Saturday, November 3, 2012

He's Not Bad. He Was Programmed That Way

One day, he thought it doesn't have to be that way anymore.

Wreck-It Ralph sounds like a Pixar movie. It's the video game version of Who Framed Roger Rabbit, with every character you remember from hours of Nintendo, Atari and eventually Playstation.

However, it's Walt Disney Animation who produced this great animated film. Ralph, the long-time bad guy of Fix-It Felix Jr., wants a little respect, and a medal. So, he heads off to other video game realms for a new life. After getting a medal in a first-person shooter game, it gets stolen by a bratty girl in another video game that's 90 percent sugar and ten percent anime. Turns out this girl also has a problem: she's not allowed to race in her own game because she's a glitch (as in a mistake). She thinks the medal will get her in the race, and later respect. So, these misfits join forces to make their dreams come true. Simple, no?

Well, the movie is much more than that. While battling big bugs in the shooter game Hero's Duty, he brings back one that could zap every game in the arcade. The story also adds a dark secret that really propels the story in the final 30 minutes. Two words: going Turbo.

Let's get to what happens in the movie. It's spolierish, so be careful.

Ralph feels blue because everybody in Nicetown love Fix-It Felix because he fixes Ralph's messes. But Ralph was made to wreck, and he wants the town would give him some respect. It's all a game. They know that. They even move in herky-jerky ways like early Donkey Kong, since it's still 1983 to them. Even in the other games, the bad and good guys at Street Fighter share a drink or two at Tappers...the video game.
Not in Nicetown. Felix gets all the praise, and they don't want Ralph around because they're afraid he'll wreck stuff. He does during the game's anniversary party, but it's not deliberate. It's just him. It's their attitude towards Ralph that convinces him to go to another game. They'll soon find out how important Ralph really is.

His visit to Bad-Anon, a support group for other "bad guys", is also classic. Where else can Clyde from Pac-Man, Bowser from Super Mario Brothers, M. Bison from Street Fighter and a zombie from House of the Dead hold hands and so affirmations. When you see Game Central Station, there's lot of characters..AND an eternal Pong game. There's even a PSA from Sonic the Hedgehog.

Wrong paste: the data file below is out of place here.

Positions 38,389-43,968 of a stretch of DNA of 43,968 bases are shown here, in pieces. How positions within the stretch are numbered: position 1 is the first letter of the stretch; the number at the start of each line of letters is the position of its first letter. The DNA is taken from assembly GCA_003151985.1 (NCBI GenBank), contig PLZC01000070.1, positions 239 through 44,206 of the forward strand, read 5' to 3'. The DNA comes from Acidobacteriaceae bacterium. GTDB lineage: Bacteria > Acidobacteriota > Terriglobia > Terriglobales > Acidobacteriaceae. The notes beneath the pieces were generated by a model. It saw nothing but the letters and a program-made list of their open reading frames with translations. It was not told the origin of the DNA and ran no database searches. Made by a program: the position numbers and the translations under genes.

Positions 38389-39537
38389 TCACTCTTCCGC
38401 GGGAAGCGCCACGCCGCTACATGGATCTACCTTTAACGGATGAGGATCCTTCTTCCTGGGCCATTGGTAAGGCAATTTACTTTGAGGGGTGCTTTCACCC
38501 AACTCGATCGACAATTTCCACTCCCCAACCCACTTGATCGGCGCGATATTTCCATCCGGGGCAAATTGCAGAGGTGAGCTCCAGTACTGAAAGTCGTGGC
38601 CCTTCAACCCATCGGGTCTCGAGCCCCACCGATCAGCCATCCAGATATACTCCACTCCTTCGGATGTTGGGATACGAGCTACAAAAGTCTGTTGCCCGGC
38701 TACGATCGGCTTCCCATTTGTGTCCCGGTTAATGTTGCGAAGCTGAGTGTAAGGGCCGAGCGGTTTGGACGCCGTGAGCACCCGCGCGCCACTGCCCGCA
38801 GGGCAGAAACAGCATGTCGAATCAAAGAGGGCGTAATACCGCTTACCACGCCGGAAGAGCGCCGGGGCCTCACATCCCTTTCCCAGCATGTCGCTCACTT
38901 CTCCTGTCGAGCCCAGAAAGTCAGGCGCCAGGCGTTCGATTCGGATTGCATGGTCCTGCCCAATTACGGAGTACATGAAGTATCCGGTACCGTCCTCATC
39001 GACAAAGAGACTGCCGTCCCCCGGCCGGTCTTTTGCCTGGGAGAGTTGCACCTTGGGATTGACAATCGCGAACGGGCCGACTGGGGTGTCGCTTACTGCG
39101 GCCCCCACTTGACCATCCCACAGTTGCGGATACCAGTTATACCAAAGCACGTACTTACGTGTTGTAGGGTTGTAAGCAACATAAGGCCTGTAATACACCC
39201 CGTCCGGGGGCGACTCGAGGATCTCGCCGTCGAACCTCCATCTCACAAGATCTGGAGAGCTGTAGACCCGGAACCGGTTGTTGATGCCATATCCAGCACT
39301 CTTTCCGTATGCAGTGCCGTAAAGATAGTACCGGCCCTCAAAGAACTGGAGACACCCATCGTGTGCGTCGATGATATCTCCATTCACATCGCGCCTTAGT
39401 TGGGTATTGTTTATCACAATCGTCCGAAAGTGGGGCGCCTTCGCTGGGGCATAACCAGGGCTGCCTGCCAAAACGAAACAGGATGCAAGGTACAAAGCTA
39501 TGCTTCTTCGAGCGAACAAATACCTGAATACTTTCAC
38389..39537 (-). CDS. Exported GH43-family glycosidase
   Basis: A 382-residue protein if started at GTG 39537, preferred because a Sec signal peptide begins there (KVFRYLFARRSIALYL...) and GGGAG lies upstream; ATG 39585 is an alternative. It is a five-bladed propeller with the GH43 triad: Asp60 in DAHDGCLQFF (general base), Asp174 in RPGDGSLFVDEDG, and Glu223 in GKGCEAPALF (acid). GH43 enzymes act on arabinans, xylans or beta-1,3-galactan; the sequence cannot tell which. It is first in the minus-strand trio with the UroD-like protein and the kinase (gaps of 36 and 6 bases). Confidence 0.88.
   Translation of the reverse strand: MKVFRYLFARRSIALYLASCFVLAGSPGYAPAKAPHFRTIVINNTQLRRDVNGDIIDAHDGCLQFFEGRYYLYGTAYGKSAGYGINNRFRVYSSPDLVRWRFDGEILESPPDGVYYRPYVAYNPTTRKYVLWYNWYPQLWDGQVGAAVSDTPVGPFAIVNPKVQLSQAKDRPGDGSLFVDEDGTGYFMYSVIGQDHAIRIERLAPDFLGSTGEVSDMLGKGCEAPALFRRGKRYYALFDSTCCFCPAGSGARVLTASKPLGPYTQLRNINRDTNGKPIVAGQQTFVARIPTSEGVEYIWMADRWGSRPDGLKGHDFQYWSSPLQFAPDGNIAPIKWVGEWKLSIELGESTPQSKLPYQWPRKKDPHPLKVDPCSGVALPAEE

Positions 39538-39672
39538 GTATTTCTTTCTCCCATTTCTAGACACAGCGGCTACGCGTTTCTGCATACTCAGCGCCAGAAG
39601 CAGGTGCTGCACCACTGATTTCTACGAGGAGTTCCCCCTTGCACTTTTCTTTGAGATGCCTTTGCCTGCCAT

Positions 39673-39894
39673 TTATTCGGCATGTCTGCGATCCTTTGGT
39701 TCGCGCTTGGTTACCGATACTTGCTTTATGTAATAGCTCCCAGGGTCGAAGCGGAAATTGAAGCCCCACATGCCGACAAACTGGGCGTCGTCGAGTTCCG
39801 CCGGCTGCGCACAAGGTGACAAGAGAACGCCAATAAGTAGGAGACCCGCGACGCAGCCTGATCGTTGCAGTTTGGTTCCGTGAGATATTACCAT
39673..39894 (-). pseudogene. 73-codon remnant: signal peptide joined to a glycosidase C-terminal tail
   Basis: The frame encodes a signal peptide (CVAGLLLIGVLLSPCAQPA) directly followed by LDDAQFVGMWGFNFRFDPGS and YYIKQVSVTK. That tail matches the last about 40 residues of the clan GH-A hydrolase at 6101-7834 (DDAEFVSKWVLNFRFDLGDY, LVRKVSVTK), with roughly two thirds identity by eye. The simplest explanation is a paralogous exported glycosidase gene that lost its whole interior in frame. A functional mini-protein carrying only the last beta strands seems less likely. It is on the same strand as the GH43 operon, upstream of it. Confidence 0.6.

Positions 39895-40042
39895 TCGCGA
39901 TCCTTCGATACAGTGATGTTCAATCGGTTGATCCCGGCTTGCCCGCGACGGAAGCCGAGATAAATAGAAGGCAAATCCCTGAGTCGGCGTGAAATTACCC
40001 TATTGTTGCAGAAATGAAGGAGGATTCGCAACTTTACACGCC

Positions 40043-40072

It's also a hoot seeing Ralph way out of his comfort zone, and in a major league shooter game. Even he wonders when video games got so violent. Calhoun, played by a bad-ass looking Jane Lynch, is tough as nails. She has to be, considering she had the most tragic video game back story ever. Seeing her with Felix while they look for Ralph has got to be the strangest love story in years..and much better than the flesh-and-blood kind.

Naturally, the movie has some product placements. While they are cheesy, especially in one scene in the Sugar Rush section, they do work. One of them is key to the whole film.

What sells this film is the relationshp between Ralph and Vanellope, a/k/a John C. Reilly and Sarah Silverman. His voice is made for animation. Silverman is wonderful because her character has a lot of her. We see that she's more of an outcast in her game than Ralph is. Why that's the case is a bigger surprise.
We also see that bullies can come in all packages: either bulky like Ralph or way too pretty like the other racers in Sugar Rush. They both do the same thing to Vanellope, and the girls look much worse than Ralph does.

A big surprise, especially for Browncoats out there, is Alan Tudyk (yep, that Firefly, Dollhouse and Suburgatory guy) as the Candy King. He has the Ed Wynn-style goofiness cold. He may look like a goofy guy who loves to race, but don't be fooled. This guy is part of the new breed of Disney villain: kid friendly on the outside, dark on the inside. Think "Lots O'Huggin Bear" from Toy Story 3. This is revealed when Candy King tries to convince Ralph to stop Vanellope from racing, arguing that her glitching could threaten the existence of the game itself. It's fairly convincing, and leads to the saddest scenes in the film. However, when Ralph sees the outside of the Sugar Rush game, we figure out Candy King is way too bitter to be sweet.

Disney Animation has a winner in Wreck-It Ralph, which may be a big hit through Thanksgiving. It would be great if we see Ralph in other games, like maybe NFL 13 as the entire offensive line of any NFL team. Vanellope in the Indy 500 or NASCAR? That's a winner, right?

Before that, Ralph could make a mark at the Oscars in the animation race. It maybe between him and Brave, which I suspect will get more respect as we get closer to nomination time. The DVD is coming pretty soon, and people will get another chance to look at the movie. It's been interesting: Pixar made a movie that would be a Disney fairy tale, while Disney animation made something that looks like a Pixar film.

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